TGC Uruguay: El punto intermedio (The halfway point)

Guest Student Contributor, December 23, 2013 | 0 comments
Tags: global, curriculum, second year, Research Centers & Initiatives, career, Tuck Onsite Global Consulting, global business

Selemon Asfaw is a 2nd year student at Tuck. He’s an organizer of the 2013 Diversity Conference as well as Co-chair of the Tuck African Ancestry Business Association. Prior to Tuck, Selemon was and education entrepreneur doing work in the Midwest with public and private enterprises. Next year he will be joining Goldman, Sachs & Co. in their Healthcare Investment Banking Group. He’s a native of Detroit and also a recovering MBA blogger known as ‘The Senator’.

Read Selemon's first post on his Tuck Global Consultancy project in Uruguay here.

Myself and the TGC Uruguay team have been in South America for almost two weeks. How time flies! Our first week on the job we started to get to know our Uruguayan teammates much better, clarify the client’s needs and start getting our hands dirty in primary research and data analysis.

First of all, the Uruguyan people are amazing. They’re warm, open, very honest and of course football (soccer) fanatics. I also think they have a natural comedic gene—one of our teammates constantly keeps the team laughing throughout the day; we may have to fly him to Hanover in the spring for his own stand-up comedy show. In addition to the Uruguayans being great hosts, we’re also learning a lot from each other.

In our first week, the Tuck team was itching to fly before we could walk but smartly, our Uruguayan counterparts kept us grounded so that we could learn the lay of the land and acquire some South American business etiquette before we pushed the envelope too much. In addition to completing our informal ‘customs-in-business’ crash course, having native speakers with local contacts on the team has allowed us to gain much better insights into the client’s problem than a purely outside perspective. It gives the project a feel of co-creation rather than just being driven by an external Tuck point-of-view.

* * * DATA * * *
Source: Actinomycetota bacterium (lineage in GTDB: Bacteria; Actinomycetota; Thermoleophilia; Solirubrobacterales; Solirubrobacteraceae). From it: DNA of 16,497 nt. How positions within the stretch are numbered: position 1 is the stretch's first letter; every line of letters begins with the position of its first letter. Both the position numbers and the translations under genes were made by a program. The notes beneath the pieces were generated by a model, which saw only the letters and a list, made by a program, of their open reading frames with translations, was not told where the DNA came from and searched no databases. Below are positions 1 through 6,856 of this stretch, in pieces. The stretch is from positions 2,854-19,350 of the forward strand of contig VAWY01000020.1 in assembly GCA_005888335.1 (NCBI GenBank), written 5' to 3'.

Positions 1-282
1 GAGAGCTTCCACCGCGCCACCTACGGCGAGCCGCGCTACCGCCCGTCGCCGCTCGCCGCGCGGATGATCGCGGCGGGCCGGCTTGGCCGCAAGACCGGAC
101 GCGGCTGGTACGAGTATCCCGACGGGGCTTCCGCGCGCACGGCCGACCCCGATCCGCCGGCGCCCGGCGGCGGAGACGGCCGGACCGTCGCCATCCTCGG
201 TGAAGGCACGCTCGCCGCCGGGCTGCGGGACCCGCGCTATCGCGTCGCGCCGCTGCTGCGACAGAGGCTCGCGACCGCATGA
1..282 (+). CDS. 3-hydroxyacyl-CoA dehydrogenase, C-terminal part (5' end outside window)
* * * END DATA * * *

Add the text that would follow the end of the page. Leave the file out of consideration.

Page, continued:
While we’ve learned a lot from our Uruguayan teammates they’ve also appreciated that we’ve been able to share our respective technical skillsets and general management frameworks we came equipped with as a result of our Tuck education. We’ve also been adept at helping our teammates recognize the project management and soft skills required to manage multiple stakeholders as part of one project—it’s been a great exchange and up to this point it’s really enabled the client to become more comfortable and trusting of the entire team while still being able to utilize the entire Tuck MBA toolkit that we came ready to use.

In addition to starting the project off on the right foot, we were able to spend last weekend in Buenos Aires, Argentina. For most of us it was our first time in the European-inspired jewel of a city, it was remarkable and also inexpensive, which is awesome when you’re on a student budget. At the end of the weekend, we had a hard time agreeing on what was most extraordinary about the experience; Argentinian steakhouse dinners, the bridge inspired by Tango dancers or the fact that Argentinians don’t go out on the town until 3:30am (and don’t come home until sunrise). Needless to say it was a nice interlude to a busy first week.

Tango Bridge in Buenos Aires, Argentina

As we’re wrapping up week two, our project is really starting to come together nicely. We’ve already begun advising the client on short and medium-term goals we think they should be focusing on and the response and encouragement we’re receiving from the business community here in Uruguay is inspiring. It seems like everyone is enthralled by and wants to be a part of the transformation of the business school here in Montevideo. As a team we couldn’t be more motivated to put the ball in the back of the net for Team Uruguay.

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